Street food in Istanbul: to try or not to try
Street food is part of life in this great city. And if you are visit Istanbul for the first time, do not miss this amazing trip through unbelievable tastes!
While walking the Istanbul streets, you can see many street vendors and small stores which sells things like fried chestnuts and corn, fish-bread nearby seafront, salep, lokma, tulumba (OMG, what is it you are asking) and, of course, famous Turkish ice cream!
Here’s an overview of the main street food that you can see on the Istanbul streets: with our instruction you will know what it is, I have to try it and then not regret it!
- 1 Simit
- 2 Chestnuts (Kestane) and corn (Mısır)
- 3 Turkish tea (Çay)
- 4 Salep
- 5 Fresh pomegranate juice (Taze sıkılmış nar suyu)
- 6 Marash ice cream (Maraş dondurma)
- 7 Street sweets (lokma, tulumba)
- 8 Flaky pastry (Börek)
- 9 Fish bread (Balık ekmek)
- 10 Stuffed mussels (Midye dolma)
- 11 Stuffed potato (Kumpir)
- 12 Meat roasted on vertical skewer (Döner kebab)
- 13 Bread with grilled sheep`s intestines (Kokoreç)
Simit is known as a symbol of Istanbul (you could see it on different photos of the city). You can buy a simit almost everywhere: on the streets while walking from one historical place to another, near piers and seashores, on ferries and, of course, in bakeries. It’s great helper for those who hadn’t breakfast for some reason or got hungry while traveling by ferry. It’s inseparable couple: Turkish tea and simit.
Also, near simit, you can see another type of donut-shape bun: it is açma, soft and a little oily, but very delicious.
In Istanbul, a classic simit cost starts from 1.75 lire. In cafes and pastry shops, the cost of simit may vary.
Chestnuts (Kestane) and corn (Mısır)
It’s impossible to pass through Hippodrome Square and not smell the fried chestnuts which coming from pushcart peddler. Just ask for a small (100 grams) or bigger portion (200 grams), seat in front of Sultanahmet Mosque or Hagia Sophia and enjoy your tıme and meal!
100 grams of fried chestnuts can cost from 10 to 15 lire, grilled corn will cost about 5 lire/piece, and the price of boiled corn is 4 lire/piece.
Turkish tea (Çay)
Çay or turkish tea is a part of the culture and life of Turkish people. It’s a tradition: drink this fragrant tart tea from a cup in the form tulip and have a long and unhurried conversation. Not only in different cafes and tearooms you can see people drinking tea, but also on ferries, near the seashores on small stools. Inside bazaars, like Grand Bazaar or Egyptian Bazaar, people who carry the small trays with tea cups can attract your attention.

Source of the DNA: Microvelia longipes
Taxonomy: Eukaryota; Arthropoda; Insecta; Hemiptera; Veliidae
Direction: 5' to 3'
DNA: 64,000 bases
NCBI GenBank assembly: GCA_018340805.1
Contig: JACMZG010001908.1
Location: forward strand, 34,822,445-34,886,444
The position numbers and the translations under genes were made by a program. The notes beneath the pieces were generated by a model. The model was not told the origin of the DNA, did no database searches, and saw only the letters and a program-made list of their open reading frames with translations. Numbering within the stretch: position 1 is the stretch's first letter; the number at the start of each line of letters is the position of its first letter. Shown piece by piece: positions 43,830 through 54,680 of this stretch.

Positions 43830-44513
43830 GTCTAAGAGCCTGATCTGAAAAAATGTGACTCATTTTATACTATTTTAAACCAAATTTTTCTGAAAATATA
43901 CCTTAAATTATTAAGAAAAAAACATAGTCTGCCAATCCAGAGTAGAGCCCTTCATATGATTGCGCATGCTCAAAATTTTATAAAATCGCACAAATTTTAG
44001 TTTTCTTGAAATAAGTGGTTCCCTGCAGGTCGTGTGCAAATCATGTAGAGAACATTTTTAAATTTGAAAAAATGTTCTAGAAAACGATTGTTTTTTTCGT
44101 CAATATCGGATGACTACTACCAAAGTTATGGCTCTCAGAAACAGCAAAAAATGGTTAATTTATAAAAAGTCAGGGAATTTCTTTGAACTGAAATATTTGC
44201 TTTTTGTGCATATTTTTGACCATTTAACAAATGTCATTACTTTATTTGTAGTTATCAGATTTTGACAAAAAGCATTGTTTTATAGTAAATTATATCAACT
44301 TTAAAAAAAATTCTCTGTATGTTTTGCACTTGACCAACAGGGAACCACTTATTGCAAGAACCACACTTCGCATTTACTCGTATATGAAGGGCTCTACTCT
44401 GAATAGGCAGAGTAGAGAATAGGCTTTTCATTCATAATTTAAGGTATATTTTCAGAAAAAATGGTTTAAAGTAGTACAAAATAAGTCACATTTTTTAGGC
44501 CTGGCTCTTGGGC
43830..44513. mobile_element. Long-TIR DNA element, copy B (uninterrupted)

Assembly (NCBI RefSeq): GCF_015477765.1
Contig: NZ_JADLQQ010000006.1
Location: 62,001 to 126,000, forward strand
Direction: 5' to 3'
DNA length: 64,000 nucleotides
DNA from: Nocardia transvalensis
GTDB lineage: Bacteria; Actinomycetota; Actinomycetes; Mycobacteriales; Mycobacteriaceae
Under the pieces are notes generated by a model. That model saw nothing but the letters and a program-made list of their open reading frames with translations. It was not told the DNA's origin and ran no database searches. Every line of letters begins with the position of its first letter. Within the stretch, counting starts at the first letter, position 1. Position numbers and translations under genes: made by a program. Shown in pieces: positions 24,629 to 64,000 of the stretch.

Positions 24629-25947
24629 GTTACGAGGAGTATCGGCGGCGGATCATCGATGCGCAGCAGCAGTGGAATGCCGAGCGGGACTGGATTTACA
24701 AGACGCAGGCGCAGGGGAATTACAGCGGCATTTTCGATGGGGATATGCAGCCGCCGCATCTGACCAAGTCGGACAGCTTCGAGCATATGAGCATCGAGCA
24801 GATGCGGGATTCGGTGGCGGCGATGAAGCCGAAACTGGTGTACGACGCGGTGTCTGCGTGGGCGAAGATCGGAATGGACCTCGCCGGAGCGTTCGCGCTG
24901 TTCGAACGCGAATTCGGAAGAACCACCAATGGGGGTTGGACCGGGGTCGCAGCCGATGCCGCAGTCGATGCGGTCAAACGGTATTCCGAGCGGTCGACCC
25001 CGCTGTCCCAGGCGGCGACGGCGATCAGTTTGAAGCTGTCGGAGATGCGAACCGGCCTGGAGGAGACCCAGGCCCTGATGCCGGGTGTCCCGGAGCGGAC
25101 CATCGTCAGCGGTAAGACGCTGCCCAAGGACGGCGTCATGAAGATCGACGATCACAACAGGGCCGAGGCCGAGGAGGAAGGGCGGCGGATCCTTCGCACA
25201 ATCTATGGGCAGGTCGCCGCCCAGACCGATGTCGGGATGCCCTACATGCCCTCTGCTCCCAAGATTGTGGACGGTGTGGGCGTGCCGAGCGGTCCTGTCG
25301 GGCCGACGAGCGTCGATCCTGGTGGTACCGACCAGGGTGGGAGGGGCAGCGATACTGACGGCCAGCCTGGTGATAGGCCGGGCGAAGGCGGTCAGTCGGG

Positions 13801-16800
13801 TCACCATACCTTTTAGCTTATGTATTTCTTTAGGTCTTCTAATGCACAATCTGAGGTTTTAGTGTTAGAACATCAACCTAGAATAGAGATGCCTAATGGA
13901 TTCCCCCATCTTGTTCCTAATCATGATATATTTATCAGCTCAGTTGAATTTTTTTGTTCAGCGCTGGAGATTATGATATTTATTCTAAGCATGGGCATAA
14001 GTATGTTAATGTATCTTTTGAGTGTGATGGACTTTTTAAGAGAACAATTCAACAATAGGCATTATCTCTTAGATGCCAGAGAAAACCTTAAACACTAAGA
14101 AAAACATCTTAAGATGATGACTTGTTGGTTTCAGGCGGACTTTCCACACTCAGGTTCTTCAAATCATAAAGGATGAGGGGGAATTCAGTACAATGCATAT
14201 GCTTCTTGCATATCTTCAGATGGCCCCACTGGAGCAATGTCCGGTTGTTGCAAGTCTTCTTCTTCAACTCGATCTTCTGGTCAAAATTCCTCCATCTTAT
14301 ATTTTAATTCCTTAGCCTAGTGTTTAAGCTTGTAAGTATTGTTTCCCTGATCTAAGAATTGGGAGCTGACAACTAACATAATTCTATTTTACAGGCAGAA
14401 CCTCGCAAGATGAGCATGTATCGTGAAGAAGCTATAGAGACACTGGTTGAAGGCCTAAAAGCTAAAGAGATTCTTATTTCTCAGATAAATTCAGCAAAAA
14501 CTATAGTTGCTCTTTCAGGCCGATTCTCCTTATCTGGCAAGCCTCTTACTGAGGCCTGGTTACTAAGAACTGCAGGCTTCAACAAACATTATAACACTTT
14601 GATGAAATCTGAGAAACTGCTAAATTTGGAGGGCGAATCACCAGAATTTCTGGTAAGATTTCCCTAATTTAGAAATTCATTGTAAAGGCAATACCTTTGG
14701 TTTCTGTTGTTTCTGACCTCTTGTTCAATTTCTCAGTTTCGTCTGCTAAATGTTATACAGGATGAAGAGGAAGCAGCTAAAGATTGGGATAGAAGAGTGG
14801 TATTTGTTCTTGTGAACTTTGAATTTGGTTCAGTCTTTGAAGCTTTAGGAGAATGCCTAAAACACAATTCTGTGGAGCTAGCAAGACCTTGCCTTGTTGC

One cup of tea can cost from 2 to 5 lire (the cheapest tea in teahouses, ferries, state cafes and canteens. Also, you can have free tea in restaurants, after the main meal).
Salep is a feature of Istanbul. The drink was very loved by the Turks during the reign of the Ottoman dynasty. Centuries later, he did not lose his popularity. Modern Turks respect their traditions very much and respect the salep, claiming that it helps with colds, sore throats and has an excellent warming effect.
Special flour called “salep” is used as the main ingredient for preparing the drink, which is obtained by grinding the dry rhizomes of orchids growing in mountainous areas (Orchis mascula and Orchis militaris). It is known that these plants are rich in nutritious starch (polysaccharide).
Ground nuts or cocoa, coconut shaving and cinnamon give salep a unique and refined taste. The result is a drink with a rather viscous consistency, which must be drunk hot.
You can try salep both on the Istanbul streets and in a cafe. This drink is sold, as a rule, only in the winter.
Salep costs 12-15 lire.
Fresh pomegranate juice (Taze sıkılmış nar suyu)
Literally in any part of Istanbul there are street stalls that surprise and attract attention with an abundance of colors. A variety of fruits are arranged on them in random order: pears, apples, oranges, pomegranates, etc. Anyone can choose from this fruit splendor what he loves the most, and quick sellers using a special machine will immediately make delicious fresh-squeezed juice.
As practice shows, tourists most often prefer pomegranate juice, while locals often choose fresh-squeezed juice from oranges.
Marash ice cream (Maraş dondurma)
If you have been in Turkey before, you could see vendors in a traditional costume screaming “Ice cream” and striking the bell. For those who decided to buy a dondurma there will be a special show: the seller will do everything to make you laugh and not be able to catch your ice cream. So be ready for this fun and for very delicious ice cream, which traditional recipe came from place in Turkey called Marash.
Street sweets (lokma, tulumba)